B Corp Month 2023 – Why it’s important to go beyond ‘Business as Usual’

March 06, 2023

Simon Sinek is often more mentor than man these days, helping even the youngest entrepreneur to kickstart their career. Many of us have the words of the author and inspirational speaker ingrained into our psyches, and always try to ‘Start With Why’ to emulate the golden circle that is said to underpin the most successful leaders and organisations. 

For us at Verity London, the question of ‘why’  starts with the work we do for our clients.  Delivering excellence is a main focus for us, and you can’t do that without understanding the deeper reasons for their challenges.  It’s also  a great way to step back and review the reason and value of the work we are partnering on. ‘Why’ is a multi-layered and loaded word. It may begin with ‘why do you want to do this project, what are you trying to achieve and what does success look like?’ . But leave the office behind and the ‘why’ of what we do  morphs into far more complex questions around purpose, life and the universe. 

Why does your business exist? 

Somewhere between adding value to clients and the purely existential comes the ‘why’ of businesses and organisations as entities themselves. For centuries, this was without question. They made things. They provided services. They sold stuff. Even when the forward thinkers were backed by a purpose (think Sunlight Soap, precursor to Unilever, pronouncing it existed ‘to popularise cleanliness and bring it within reach of ordinary people’), most punters would think that the core business and its bottom line were all they were really about. Customers may have supported the brand’s purpose by buying the soap and proving its point, but not always consciously. There was no fundamental expectation for companies to also take responsibility for wider social issues, unless they were directly and overtly impacting them negatively – and even then, often not. Those who considered themselves social and philanthropic entrepreneurs such as George Cadbury, who set up a village for his Bournville factory workers in 1900, were few and far between. (The village remains today, perfectly chocolate box in its visage!)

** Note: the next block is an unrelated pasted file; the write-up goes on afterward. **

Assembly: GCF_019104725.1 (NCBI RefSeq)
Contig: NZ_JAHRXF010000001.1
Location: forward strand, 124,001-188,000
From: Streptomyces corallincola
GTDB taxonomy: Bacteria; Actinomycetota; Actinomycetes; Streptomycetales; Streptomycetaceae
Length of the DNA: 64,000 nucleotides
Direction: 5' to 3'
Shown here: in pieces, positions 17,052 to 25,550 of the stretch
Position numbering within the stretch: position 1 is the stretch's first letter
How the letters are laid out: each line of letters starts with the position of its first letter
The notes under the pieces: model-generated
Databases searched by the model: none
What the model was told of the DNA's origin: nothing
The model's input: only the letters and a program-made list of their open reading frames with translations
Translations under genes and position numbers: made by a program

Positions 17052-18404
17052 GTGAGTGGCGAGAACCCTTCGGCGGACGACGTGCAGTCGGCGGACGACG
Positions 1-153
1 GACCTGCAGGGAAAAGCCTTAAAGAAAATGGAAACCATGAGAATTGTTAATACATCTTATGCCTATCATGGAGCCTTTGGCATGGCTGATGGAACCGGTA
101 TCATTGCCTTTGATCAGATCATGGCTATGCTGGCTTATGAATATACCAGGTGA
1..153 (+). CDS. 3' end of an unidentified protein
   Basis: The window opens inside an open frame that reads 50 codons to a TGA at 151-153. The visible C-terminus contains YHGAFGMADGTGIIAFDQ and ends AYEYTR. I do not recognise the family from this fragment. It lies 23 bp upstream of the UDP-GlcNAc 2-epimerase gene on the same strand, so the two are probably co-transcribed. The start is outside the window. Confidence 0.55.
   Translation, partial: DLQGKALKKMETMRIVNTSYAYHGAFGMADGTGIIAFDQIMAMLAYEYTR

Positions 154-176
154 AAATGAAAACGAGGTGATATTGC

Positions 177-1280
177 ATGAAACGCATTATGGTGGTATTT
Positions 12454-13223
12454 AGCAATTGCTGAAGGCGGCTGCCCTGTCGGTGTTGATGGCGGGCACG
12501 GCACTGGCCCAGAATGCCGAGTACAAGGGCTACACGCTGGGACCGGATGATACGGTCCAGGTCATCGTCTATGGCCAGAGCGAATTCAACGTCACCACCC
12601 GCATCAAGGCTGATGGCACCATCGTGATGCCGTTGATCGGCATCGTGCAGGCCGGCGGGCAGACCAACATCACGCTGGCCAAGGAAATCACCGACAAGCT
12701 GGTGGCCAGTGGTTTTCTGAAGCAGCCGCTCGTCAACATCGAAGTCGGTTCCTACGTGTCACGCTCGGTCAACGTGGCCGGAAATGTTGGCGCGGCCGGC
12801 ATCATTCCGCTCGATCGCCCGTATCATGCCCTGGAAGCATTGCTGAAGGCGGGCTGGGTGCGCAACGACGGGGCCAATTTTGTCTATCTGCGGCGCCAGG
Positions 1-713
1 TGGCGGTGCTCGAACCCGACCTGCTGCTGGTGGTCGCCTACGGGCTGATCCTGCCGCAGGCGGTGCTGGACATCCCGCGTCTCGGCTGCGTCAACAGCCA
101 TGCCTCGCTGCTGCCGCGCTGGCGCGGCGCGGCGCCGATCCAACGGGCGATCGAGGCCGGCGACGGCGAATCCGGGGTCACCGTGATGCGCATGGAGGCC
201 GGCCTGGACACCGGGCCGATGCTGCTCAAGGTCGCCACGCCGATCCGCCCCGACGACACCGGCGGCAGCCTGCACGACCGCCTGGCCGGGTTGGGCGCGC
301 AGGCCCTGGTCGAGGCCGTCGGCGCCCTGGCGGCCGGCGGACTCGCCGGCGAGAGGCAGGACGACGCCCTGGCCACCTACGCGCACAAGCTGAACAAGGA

Cadbury knew that well-housed workers were healthier and happier workers. And healthier and happier workers made more of the delicious, brown, sweet stuff. Which is one of the ‘whys’ behind today’s big social movement of ‘responsible business’ – that all businesses and brands should have a purpose benefitting not just profit, but people and planet too. It is the acknowledgement that all businesses have impact and influence on how our world operates, whether they choose to recognise it or not, and at the very least should neutralise any harm caused by their operations. However, for those who choose to go further, there is huge opportunity available for brands who choose to benefit people and planet too. 

This is central to the mission of Verity London – we believe all businesses should be responsible, and we want to help as many as possible to get there – to define what responsible means for them, align their operations, and tell their story. As the strategy and communications agency for responsible business, our client work is more central to the concept of going beyond business as usual than most. But what we do as a company ourselves is just as important, we need to walk the walk, and becoming a B Corp in 2022 was an important step forward. B Corps – there are around 1,000 of us in the UK – are companies certified to meet high standards of social and environmental performance, transparency and accountability. We got the rubber stamp from B Lab after a rigorous two-year process. Joining the B Corp community was a flagship step for us as an organisation wanting to indeed go beyond business as usual.